Not only does the Android app show up in many places in Cuba, the Google operating system has also grown in popularity over the last year. The creature based on Linux lives in a good share of the smartphones entering the country, legally or illegally.
If we take a look at what’s inside these Smartphones, we note the prevalence of applications that work off-line. Local users prefer those that work without access to the Internet, to ease the limitations of living on the “Island of the disconnected.”
There is a great demand for maps throughout the country, encyclopedias with images, translators into various languages, role-play games and tools for everyday life.
After inquiring among several users and cellphone repairers, I can offer a list of the ten most popular Android applications in Cuba.
WikiDroyd: A version of the well-known interactive encyclopedia Wikipedia, which includes not only the texts but the images. It works without an Internet connection, although it must be downloaded to the phone’s database. If you just ask the technician, it will include the version most used in Spanish with almost two gigabytes of data.
EtecsaDroyd: A pirated copy of the telephone directory from the Cuban phone company ETECSA. It has the complete name, identity card number, and even the home address of each subscriber. Although this information should be protected and not for public use, every year it’s leaked and ends up on the computers and phones of thousands of people. One more example of the many prohibited things that so many Cubans do.
WiFi Hacker: A tool for hacking WiFi networks and getting free access to the web. It may seem somewhat useless in a country where there are few wireless connections to the Internet… but you never know.
Revolico: An unauthorized version of the ad site Revolico.com. With a simple interface, this app lets you download the ads for buying and selling things in different categories. It has spread rapidly, given the growing illegal or alternative market versus the extremely expensive and poorly stocked State markets.
Go SMS Pro: A magnificent messaging utility to send SMS and MMS text messages. Much better than the native Android application for this use. Clear background, multiple themes to change the graphic interface, spell-checker and even a nice pop-up configuration that alerts you to new messages coming in.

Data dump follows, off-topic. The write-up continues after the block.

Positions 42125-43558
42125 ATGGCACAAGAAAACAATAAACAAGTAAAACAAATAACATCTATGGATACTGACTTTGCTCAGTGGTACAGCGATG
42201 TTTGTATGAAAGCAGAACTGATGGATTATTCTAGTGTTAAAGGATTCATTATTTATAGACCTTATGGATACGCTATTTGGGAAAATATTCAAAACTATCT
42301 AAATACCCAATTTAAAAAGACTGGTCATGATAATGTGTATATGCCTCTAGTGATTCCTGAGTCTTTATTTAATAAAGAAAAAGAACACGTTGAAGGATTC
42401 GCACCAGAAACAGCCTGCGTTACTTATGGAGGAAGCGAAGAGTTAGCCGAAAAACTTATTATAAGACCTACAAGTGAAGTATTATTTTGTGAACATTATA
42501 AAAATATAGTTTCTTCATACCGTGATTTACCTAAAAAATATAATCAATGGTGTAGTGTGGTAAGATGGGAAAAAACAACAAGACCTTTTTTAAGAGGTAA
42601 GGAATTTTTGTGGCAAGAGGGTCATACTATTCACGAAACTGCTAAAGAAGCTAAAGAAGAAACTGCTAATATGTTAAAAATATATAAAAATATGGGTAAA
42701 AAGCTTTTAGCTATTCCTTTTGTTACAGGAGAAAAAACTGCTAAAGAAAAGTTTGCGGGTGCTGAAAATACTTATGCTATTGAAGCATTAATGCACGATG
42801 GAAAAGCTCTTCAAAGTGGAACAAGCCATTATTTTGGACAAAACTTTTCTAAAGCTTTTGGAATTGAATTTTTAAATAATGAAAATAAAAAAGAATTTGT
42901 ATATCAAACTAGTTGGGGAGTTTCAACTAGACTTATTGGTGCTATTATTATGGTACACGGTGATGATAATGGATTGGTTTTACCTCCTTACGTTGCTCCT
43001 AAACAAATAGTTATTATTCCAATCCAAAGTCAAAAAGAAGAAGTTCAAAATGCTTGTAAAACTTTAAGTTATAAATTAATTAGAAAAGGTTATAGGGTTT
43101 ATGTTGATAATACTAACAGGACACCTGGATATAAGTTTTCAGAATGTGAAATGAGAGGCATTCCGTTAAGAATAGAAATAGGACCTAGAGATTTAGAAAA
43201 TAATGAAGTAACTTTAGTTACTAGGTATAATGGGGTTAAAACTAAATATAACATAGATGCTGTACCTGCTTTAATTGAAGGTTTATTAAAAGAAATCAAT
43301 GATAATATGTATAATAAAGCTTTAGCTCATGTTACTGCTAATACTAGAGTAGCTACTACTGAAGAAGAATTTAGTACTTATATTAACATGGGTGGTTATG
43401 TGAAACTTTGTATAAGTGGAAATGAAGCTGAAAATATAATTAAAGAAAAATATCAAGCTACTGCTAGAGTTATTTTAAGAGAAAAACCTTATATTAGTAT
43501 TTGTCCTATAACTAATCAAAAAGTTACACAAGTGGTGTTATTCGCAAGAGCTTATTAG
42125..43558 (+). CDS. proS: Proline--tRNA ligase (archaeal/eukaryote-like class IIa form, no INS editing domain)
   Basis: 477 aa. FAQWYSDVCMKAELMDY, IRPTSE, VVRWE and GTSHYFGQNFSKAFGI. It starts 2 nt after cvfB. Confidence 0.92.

ASTRO File manager: Lets you manage the files on a cellphone or tablet. For those who like to search in folders or directories, this applications helps with that task. Delete, copy, rename and find files, all with just a few clicks.
Photo Studio: Crop a photo, apply a nice color filter to it, or simply retouch it, it’s never been so easy. You have the option of taking a high-definition photo and reducing it to a size you can send by text MMS (Multimedia Messaging System), which in Cuban only accepts images of about 300 kilobytes.
OfficeSuite Pro: For those who take their office with them everywhere this is a magnificent tool to write, make notes and jot down ideas that come to mind in the most amazing places. It allows you also to create and read files in Excel, PowerPoint and Adobe Reader.
Linterna (Flashlight): In dark theaters where there are no ushers or on unlit stairs, this simple flashlight will save you from tripping. With features like this we see that a phone can also work in a very simple but essential way.
OsmAnd: This is one of a series of very valuable applications that offer offline maps. Others include OruxMaps, City Maps 2Go, MapDroyd and Soviet Military Pro. Although GPS satellite service is not available, a pretty good geo-locating function works through triangulating off cellphone towers. It includes really detailed street maps of the principal Cuban streets, but in rural areas the road descriptions are not as accurate. In a country with badly signed roads and streets… this tool is almost a miracle.